Some say that Marching Squares have Ambiguous Cases, but they limit what has Ambiguous Cases. Here is a list of the regular cases:

Case 0: empty.

Case 1: lower left corner.

Case 2: lower right corner.

Case 3: lower half.

Case 4: upper right corner.

Case 5: backslash.

Case 6: right half.

Case 7: no upper left.

Case 8: upper left.

Case 9: left half.

Case 10: fore-slash.

Case 11: not upper right.

Case 12: upper half.

Case 13: not lower right.

Case 14: not lower left.

Case 15: full.

Here is a list of alternative cases. Basically, everything is not connected together. Case 5 and 10 are well known:

Case 3 Alternative

Case 5 Alternative

Case 6 Alternative

Case 7 Alternative

Case 9 Alternative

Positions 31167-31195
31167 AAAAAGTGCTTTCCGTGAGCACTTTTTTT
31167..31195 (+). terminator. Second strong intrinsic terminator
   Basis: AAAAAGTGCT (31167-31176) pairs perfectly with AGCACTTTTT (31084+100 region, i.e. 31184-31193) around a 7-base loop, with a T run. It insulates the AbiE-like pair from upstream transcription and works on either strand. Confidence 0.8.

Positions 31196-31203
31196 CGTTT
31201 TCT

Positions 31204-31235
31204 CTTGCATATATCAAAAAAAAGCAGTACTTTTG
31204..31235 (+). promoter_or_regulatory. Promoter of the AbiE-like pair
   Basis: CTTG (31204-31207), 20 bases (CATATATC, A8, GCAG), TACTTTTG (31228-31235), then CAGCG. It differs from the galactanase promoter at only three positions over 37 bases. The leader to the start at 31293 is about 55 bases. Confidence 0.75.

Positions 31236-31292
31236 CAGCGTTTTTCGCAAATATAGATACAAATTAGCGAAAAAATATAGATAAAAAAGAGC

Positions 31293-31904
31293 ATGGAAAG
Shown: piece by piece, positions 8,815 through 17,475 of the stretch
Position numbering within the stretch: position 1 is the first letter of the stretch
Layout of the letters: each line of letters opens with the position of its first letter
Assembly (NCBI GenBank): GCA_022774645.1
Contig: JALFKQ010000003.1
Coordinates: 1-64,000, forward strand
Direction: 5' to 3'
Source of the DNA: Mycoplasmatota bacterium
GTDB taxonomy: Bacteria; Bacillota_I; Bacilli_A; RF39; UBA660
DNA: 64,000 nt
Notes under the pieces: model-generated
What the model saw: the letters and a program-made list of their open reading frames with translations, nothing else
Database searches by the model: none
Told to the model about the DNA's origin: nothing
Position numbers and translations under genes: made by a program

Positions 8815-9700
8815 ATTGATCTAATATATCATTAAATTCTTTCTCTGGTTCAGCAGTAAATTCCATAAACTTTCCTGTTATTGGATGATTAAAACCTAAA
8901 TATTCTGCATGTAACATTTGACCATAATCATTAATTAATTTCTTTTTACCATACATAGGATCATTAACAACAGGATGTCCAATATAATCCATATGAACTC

Case 10 Alternative

Case 11 Alternative

Case 12 Alternative

Case 13 Alternative

Case 14 Alternative

Case 15 Alternative

Here's another set of alternatives. Alternative 2 are connected vertically. Alternative 3 are connected horizontally. A and B distinguish for Case 15 Alternative 2 and Alternative 3:

Case 7 Alternative 2

Case 11 Alternative 2

Case 13 Alternative 2

Case 14 Alternative 2

Case 15 Alternative 2A

Case 15 Alternative 2B

Case 7 Alternative 3

Case 11 Alternative 3

Case 13 Alternative 3

Case 14 Alternative 3

Case 15 Alternative 3A

Case 15 Alternative 3B

Why talk about these additional alternative cases? Well, Marching Cubes indirectly mention these alternative cases. If we look at a Marching Cube, then there are six faces that are marching squares, and 6 diagonal surfaces of rectangle 1:SQ-RT(2) proportion that also follow marching squares (adjusted for the length increased). Marching Cubes only have ambiguous cases when at least one of the twelve Marching Squares has ambiguous cases.

## No comments:

Post a Comment